||This biography of a living person needs additional citations for verification. (August 2010) (Learn how and when to remove this template message)|
Saturnino performing at International Jazz Festival of Punta del Este in 2015.
Saturnino is continuing the musical legacy of his distinguished family. His grandmother, granduncle and grandaunt, were among those who originated and developed the island's indigenous folkloric rhythm known as Tambú. His uncle, who led a prominent folkloric group, took him to play in the group when he was 8 years old. He started playing guiro and within a month had learned to play most of the drum patterns from the group's percussionist. The first instrument he learned to play was the tambora, a drum from Venezuela. From there, he advanced to learn congas, the tambú (a traditional Curacaoan drum), the chapi (a hoe) and timbales.
Saturnino's impressive talents led to his joining Curaçao’s best-known folkloric group, Nos Antias, with which he performed at festivals around the world. His exposure to other folkloric groups inspired him to learn about traditional rhythms from other countries, mostly by hanging out and exchanging knowledge with other musicians.
When he was 19, Saturnino began formal studies at the Foundation Institute of Music in Curaçao. Hired as percussionist in a house band that performed international shows at a prominent hotel, he learned to play rhythms from such countries as Brazil, Cuba, the Dominican Republic, Puerto Rico, Trinidad and Tobago, among others.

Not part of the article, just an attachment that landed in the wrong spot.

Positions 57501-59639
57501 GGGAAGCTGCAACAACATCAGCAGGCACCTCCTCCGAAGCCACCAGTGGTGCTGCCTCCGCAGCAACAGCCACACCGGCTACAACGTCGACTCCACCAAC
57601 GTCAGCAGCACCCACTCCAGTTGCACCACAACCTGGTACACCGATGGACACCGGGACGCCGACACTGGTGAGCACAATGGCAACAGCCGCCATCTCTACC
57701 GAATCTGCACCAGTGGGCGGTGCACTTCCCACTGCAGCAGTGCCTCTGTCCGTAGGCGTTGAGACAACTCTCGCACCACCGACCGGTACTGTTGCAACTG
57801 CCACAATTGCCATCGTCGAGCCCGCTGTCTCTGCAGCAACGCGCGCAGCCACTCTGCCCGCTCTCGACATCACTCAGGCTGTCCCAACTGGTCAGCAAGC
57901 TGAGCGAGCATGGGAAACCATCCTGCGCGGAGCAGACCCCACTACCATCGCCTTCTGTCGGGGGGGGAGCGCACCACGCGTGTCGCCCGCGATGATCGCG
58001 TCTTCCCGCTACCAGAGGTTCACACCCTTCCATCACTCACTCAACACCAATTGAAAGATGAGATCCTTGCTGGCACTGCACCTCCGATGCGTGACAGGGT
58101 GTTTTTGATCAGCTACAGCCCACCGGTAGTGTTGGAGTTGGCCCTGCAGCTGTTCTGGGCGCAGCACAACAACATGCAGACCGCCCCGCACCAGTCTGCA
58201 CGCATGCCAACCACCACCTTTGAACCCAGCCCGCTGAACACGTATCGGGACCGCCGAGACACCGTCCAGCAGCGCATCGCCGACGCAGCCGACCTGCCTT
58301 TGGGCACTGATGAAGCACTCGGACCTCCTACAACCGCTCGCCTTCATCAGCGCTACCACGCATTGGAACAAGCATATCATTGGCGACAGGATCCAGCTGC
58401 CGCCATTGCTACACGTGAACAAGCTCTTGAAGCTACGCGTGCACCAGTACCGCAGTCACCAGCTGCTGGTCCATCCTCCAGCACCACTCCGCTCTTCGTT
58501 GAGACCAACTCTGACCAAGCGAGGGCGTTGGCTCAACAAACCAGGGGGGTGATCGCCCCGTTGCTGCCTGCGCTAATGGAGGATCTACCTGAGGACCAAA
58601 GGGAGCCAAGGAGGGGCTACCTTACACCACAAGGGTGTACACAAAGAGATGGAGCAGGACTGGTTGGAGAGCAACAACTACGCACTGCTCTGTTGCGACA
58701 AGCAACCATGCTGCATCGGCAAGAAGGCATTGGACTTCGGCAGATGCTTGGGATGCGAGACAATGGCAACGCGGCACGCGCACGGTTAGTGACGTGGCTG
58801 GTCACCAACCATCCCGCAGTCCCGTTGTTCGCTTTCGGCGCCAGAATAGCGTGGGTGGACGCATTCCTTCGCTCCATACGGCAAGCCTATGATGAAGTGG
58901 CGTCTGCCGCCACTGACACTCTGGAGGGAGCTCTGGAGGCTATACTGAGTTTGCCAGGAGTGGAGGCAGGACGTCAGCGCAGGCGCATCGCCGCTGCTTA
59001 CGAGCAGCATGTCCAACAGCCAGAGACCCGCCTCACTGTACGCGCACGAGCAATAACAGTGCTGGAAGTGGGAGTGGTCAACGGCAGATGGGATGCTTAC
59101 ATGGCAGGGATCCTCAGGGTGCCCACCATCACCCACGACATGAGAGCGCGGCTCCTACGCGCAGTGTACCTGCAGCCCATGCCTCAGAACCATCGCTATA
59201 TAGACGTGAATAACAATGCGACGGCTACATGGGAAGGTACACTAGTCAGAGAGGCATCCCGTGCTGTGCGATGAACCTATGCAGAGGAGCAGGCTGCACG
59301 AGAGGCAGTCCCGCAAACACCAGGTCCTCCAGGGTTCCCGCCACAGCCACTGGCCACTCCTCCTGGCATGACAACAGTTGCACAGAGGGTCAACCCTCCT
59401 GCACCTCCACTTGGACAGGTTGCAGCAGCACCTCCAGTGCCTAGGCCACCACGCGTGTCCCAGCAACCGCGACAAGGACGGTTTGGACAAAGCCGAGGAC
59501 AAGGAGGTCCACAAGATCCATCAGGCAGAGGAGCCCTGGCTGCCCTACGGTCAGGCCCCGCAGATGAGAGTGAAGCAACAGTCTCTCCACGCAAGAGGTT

In 1988 he moved to Boston to attend the Berklee College of Music, where he studied with percussion masters Giovanni Hidalgo and Jesus Alfonso (Los Muñequitos de Matanzas), and performed with such renowned artists as Joe Zawinul, Hermeto Pascoal and Gilberto Gil. Saturnino also began performing with local artists, most notably Rebecca Paris and Danilo Perez. During his studies, he was honored as The most outstanding percussionist (1992), and received The Latin Percussion Award (1994).
Following his graduation from Berklee, he began working and recording with saxophone/clarinet virtuoso Paquito D'Rivera both with The United Nation Orchestra (Live at the Manchester Craftsmen’s Guild), and in other group settings (Portraits of Cuba, Live at the Blue Note, The Clarinetist, Calle 54, Big Band Time with the WDR Orchestra, Island Story with The Caribbean Jazz Project and the new release Funk Tango). Mr. Saturnino has been performing and recording with Mr. D'Rivera for 11 years.
Saturnino is kept busy as an in-demand side-man, guest artist and clinician. Among highlights: The 1996 Olympic Arts Festival and the Lincoln Center Summer Jazz Festival with Wynton Marsalis, with whom he also recorded (Sweet Release). Chick Corea and Electric Band (To the Stars) and Diego Urcola (Viva) with whom he received a Grammy nomination. He has also recorded with Danilo Perez (Central Avenue and the soundtrack for the Hollywood feature movie, Huge Pool), as well as with Carlos Franzetti, Bebo Valdez, Antonio Hart (Here I stand), Juan Pablo Torres (Tromboneman), Richie Zellon (Café con Leche), Oscar Stagnaro, Curacaoan pianist Randal Corsen (Evolushon, Armonia and Dulsura di Korsou), Curacaoan vocalist Izaline Calister (Soño di un muhé, Mariposa, Krioyo, Kanta helele and speransa), Donny McCaslin and Sebastian Schunke(Back in New York, Life and Death, Genesis. Mystery and Magic)(Soar). Saturnino works frequently with the U.S. Quintet of Dee Dee Bridgewater.
|Wikimedia Commons has media related to Pernell Saturnino.|